Project Boat, the European trade reporting platform that is being established by nine City investment banks, will start reporting two-thirds of the EU's off-exchange share trades when it launches in November.
Will Meldrum, managing director of Markit, which is responsible for business operations for Project Boat, told the Reuters news agency that 22 customers have signed up to the platform so far - including its nine owners - who trade two thirds of Europe's over-the-counter trades by value.
Boat is being set up by ABN Amro, Citigroup, Credit Suisse, Deutsche Bank, Goldman Sachs, HSBC, Merrill Lynch, Morgan Stanley and UBS to meet the trade data reporting and OTC pre-trade price transparency requirements of the EU's Markets in Financial Instruments Directive (MiFID).
Cinnober is supplying the technology that will underpin the Boat system, which is set to launch on 5 November. BT Radianz and Colt will provide connectivity and infrastructure hosting services for the service.
The system - which will collect, validate, store, manage and distribute European equity quote and trade report data - will by-pass those operated by the LSE and other European exchanges.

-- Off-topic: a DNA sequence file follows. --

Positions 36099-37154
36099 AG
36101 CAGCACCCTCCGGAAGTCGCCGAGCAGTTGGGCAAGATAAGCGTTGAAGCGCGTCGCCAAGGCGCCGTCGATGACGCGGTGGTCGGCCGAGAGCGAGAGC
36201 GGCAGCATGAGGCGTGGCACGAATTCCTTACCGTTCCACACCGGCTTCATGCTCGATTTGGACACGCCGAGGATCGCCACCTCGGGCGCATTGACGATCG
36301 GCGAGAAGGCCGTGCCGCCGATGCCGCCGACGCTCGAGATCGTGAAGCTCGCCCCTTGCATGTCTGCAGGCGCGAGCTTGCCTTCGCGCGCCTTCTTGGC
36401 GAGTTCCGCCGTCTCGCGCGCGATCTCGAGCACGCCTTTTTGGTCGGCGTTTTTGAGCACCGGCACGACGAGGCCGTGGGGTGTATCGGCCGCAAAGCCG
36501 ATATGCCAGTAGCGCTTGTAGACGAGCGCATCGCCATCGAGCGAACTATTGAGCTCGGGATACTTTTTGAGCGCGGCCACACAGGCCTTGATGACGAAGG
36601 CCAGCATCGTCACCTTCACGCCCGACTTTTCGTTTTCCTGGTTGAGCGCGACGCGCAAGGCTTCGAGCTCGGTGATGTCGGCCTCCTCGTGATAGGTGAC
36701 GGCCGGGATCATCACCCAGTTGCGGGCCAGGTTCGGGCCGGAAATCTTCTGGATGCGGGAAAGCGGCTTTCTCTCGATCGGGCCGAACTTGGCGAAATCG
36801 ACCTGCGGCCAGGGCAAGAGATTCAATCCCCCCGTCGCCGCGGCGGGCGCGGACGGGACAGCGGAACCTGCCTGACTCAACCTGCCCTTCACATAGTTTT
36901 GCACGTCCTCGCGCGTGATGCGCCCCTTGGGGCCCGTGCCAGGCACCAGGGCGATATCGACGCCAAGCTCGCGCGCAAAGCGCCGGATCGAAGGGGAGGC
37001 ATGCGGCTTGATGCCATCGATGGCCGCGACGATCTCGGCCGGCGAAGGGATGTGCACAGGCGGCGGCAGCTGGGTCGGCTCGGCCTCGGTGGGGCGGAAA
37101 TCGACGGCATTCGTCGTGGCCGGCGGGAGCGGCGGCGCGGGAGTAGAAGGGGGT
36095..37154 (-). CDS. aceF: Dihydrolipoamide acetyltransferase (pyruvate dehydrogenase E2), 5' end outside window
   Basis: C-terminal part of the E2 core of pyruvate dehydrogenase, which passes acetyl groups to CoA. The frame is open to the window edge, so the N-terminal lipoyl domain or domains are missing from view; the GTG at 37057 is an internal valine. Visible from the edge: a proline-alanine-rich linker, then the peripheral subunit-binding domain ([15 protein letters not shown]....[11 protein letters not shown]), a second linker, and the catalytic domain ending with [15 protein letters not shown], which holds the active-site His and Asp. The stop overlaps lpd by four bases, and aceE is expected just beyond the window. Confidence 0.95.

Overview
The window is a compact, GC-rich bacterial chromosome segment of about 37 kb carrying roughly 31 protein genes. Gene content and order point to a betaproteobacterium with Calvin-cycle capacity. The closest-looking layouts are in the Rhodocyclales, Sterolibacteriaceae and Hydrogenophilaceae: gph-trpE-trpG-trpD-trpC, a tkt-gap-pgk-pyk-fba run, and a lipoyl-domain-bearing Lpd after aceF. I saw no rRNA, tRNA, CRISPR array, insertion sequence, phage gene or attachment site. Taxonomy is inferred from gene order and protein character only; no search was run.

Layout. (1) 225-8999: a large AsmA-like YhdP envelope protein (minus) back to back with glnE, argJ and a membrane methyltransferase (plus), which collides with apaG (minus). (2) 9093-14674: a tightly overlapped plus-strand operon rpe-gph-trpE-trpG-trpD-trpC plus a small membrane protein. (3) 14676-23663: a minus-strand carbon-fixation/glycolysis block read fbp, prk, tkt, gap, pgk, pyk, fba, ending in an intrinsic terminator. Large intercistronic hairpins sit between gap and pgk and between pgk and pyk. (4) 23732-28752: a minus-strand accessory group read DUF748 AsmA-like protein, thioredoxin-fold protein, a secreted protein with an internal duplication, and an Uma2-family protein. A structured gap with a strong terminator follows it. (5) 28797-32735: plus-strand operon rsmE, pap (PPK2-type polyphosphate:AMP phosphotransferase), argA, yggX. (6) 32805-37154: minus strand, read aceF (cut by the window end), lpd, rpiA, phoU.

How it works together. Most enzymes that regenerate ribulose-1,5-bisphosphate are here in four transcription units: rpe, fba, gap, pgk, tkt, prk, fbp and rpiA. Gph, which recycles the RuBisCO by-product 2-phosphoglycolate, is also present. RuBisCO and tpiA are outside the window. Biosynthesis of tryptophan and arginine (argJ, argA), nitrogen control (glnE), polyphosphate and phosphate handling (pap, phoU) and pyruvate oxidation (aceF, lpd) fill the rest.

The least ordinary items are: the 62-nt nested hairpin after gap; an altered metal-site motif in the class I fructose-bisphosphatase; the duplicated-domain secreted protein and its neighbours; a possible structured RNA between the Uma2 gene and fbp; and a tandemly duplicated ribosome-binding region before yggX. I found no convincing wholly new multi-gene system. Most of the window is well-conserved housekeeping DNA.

However, while Project Boat gears up to go live later this year, the launch of Project Turquoise - the bank-backed equities trading platform that will compete with domestic stock exchanges in Europe - has been delayed until the second quarter of 2008.
But despite the delay, the banks behind Turquoise have appointed a board.
Citi has appointed Pinar Emirdag and Richard Evans, its global head of electronic trade execution, to the board, while Goldman has put forward Philip Hylander, global equity trading joint head and Bryan Koplin, an electronic trading executive.
Credit Suisse has nominated Nichola Dobinson, managing director of equities, and Naseer Al-Khudairi, head of algorithmic trading. Merrill Lynch has put forward Niki Beattie, head of market structure in Emea, and its head of European equities Brent Clapacs.
Morgan Stanley's chief operating officer for equities Simon Hogan and head of equity trading David Russell are also named, along with UBS director Duncan Higgins and the bank's head of European trading Nick Holtby.
Deutsche Bank's European head of global equity markets Garth Ritchie and technology executive Stephen McGoldrick have also been nominated to join the Turquoise board.